High Fat Diet or No Fat Diet - Which Way Do I Go?
Park that notion that fat is bad. It is not. In fact, most of us aren’t eating enough of it or more precisely, eating enough of the right types of fats (whilst eating way too much of the ‘bad stuff’).
Ultimately, it all comes down to what you eat and how your body is equipped to break down and utilise that food.
Fat in the right combination and quality can actually help you lose weight and feel more calm inside and out as it helps with the absorption of essential vitamins and (happy) hormone regulation.
So let’s look a little more in depth to why we need fats ...
It’s a concentrated energy source. Gram for gram, fat is twice as efficient as carbohydrates in energy production.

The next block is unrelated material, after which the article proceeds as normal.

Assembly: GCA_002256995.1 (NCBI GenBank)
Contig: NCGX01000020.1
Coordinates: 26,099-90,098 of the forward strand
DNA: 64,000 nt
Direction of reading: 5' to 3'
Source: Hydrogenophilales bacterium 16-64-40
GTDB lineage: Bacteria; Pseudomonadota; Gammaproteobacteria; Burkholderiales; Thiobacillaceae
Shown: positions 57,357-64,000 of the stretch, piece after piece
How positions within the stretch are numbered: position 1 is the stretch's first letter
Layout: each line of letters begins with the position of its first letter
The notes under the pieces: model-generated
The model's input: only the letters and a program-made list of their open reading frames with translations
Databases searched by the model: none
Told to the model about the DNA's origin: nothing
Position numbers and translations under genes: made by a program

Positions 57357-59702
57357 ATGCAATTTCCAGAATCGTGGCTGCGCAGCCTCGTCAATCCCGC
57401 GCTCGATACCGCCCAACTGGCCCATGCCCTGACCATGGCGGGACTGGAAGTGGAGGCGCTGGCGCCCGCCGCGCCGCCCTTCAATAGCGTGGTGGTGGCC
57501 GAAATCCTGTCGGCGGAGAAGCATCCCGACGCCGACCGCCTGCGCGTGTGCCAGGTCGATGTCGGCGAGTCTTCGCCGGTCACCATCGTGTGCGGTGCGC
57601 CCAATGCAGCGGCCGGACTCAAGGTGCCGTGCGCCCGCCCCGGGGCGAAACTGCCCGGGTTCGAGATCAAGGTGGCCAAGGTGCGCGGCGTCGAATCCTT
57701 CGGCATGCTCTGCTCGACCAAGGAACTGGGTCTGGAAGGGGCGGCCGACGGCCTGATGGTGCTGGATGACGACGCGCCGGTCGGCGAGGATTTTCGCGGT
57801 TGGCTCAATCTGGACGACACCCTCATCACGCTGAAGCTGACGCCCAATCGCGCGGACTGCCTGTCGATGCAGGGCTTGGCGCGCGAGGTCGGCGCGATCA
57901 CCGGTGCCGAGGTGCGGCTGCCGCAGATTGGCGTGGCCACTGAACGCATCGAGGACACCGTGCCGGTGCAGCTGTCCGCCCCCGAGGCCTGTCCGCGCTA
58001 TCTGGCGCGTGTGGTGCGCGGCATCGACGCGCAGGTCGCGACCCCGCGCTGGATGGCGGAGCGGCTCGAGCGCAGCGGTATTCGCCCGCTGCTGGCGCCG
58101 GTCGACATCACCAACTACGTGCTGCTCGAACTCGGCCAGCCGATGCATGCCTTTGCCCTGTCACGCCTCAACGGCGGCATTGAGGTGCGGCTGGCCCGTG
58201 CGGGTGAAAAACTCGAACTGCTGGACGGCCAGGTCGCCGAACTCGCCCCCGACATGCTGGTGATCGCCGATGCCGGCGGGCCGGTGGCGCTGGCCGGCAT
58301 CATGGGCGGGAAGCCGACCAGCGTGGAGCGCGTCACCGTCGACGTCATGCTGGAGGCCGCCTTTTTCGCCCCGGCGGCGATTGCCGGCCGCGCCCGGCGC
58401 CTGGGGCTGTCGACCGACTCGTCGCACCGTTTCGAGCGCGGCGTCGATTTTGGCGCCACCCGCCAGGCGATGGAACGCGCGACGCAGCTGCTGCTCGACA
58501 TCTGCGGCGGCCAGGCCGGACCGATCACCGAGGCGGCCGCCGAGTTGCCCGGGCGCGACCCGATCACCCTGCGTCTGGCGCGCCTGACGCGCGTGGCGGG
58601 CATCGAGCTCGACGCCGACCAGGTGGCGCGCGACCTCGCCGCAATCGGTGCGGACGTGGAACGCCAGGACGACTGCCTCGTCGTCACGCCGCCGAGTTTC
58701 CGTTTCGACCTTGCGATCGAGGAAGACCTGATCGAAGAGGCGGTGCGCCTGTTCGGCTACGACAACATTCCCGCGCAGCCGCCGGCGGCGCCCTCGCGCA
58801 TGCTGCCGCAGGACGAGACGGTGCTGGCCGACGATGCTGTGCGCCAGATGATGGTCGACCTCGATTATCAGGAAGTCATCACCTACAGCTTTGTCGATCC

Fat can be an energy store. Excess fat is stored for future energy production (excess calorific intake).
Protection – internal (visceral) fat protects your internal organs, like the kidneys and spleen.
‘Subcutaneous adipose tissue’ (that’s code for the fat that you can feel by pinching your skin) helps to maintain normal body temperature and provides padding.
Fats regulate inflammation, mood and nerve function.
Every cell membrane in our body is made of fat – the brain is 60% fat.
Many hormones are made from fat. These are known as steroid hormones and they govern stress, sex, and immune function.
Fats are actually essential for survival (experiments on rats in the 1920s showed that, then fat was removed from the diet they died).
Fat is the preferred fuel for muscles and the heart. The brain can also burn fat for fuel.
Essential fatty acids are required for healthy skin, healthy cell membranes, healthy nerves, healthy joints and to help with absorption of fat-soluble vitamins A, D, E and K.